I think of you as someone who is living history. You’re doing important work in real time that we will be talking about for the rest of our lives. Obviously this is really hard work, and so much of what we talked about is just scary. But what always stands out to me is that you are always smiling. You have this energy that makes me feel hopeful. It makes me feel like I can do this. How do you navigate all of this? Just on Twitter, for example, I see your mentions, I see what you’re dealing with on a regular basis, as I see for so many of my trans friends. And I think it would send a lot of us running in the other direction, but you don’t run. Are there habits or practices you focus on to help you manage the really difficult work you’re doing, while also just taking care of yourself?

I don’t know that people who are close to me would say, “Oh yeah, you’re a joy every day.” But first and foremost, and I think it’s true for a lot of trans people, I come from such a deep self-loathing. The very thing that saved me was learning who I was and loving who I was and celebrating transness, and also in the process of that, learning the rich and beautiful history of trans resistance. So I come to the work every day being obsessed with the fact that I’m trans. I live in a world of so many trans people, and have the just sheer privilege and joy of knowing generations of trans people who have navigated every impulse that sought to eradicate them, and still created systems of mutual aid and care to care for their community. From Sylvia and Marsha in STAR, from Flawless Sabrina and the pageant circuit in the ’40s and ’50s, to Lorena Borjas in my neighborhood of Jackson Heights, Queens creating these incredible networks of support. That is the legacy that I feel so lucky to be a part of and that brings me joy.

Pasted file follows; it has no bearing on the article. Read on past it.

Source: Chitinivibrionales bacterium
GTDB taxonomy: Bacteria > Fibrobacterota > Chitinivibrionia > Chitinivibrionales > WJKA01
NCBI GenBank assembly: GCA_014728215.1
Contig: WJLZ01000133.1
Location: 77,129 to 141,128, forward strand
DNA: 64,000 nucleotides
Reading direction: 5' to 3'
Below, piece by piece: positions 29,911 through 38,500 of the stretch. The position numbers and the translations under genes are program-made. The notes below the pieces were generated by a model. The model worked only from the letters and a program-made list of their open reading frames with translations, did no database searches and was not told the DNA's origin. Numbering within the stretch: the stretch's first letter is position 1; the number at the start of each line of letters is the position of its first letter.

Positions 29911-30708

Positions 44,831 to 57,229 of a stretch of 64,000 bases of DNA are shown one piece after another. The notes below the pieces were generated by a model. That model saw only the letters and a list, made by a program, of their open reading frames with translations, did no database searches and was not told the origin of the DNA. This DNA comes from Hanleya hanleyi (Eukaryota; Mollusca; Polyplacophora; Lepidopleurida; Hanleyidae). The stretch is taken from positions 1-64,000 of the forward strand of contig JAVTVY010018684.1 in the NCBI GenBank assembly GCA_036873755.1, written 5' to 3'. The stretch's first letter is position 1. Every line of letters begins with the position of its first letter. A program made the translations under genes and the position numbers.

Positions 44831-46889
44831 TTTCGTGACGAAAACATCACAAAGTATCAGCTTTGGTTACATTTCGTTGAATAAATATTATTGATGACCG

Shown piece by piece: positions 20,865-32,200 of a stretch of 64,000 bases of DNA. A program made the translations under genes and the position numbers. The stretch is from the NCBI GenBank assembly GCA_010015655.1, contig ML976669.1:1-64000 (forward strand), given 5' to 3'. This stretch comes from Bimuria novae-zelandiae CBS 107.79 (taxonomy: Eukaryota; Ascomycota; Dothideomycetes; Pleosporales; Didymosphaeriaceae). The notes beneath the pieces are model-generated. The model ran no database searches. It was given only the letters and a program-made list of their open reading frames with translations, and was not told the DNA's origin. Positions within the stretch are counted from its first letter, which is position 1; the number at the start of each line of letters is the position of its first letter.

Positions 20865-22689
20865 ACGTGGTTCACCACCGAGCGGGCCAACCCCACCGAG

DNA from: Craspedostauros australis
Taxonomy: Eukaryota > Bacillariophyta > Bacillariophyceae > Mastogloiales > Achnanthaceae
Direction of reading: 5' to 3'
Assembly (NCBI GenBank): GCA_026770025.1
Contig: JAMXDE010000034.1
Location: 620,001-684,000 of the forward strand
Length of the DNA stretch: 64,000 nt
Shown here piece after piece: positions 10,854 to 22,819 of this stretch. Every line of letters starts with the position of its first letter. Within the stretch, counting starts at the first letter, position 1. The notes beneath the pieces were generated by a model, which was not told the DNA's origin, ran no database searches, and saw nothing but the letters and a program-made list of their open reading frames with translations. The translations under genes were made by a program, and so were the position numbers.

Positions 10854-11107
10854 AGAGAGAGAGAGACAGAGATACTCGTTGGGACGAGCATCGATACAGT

If what you are saying is that trans people should look inside ourselves and not be trans, we already tried that, so we know it doesn’t work. And we know that the lie that you are pedaling is one that we’ve already internalized and rejected. That just gives me a sense of righteousness and it helps me to embrace this work in my power. That doesn’t mean that there aren’t days where I’m like, “This is excruciating. I am terrified for people. I’m terrified for people in Arkansas. I’m terrified for people in Alabama.” I’m terrified for myself, because who has my address?

Visibility can be very scary.

Yeah. It’s like, does my kid need a different last name? And having to ask those questions is disconcerting. But I am someone who was able to be out as a trans person, go to law school, get an education. So once I made that decision to work within the system, but try to break it down from within, my duty and obligation is to do this work with the knowledge of its risks, with the knowledge of its harms, with the knowledge of its potential. That keeps me in conversation with so many trans people, and that is ultimately the most beautiful thing. And that’s what keeps me going.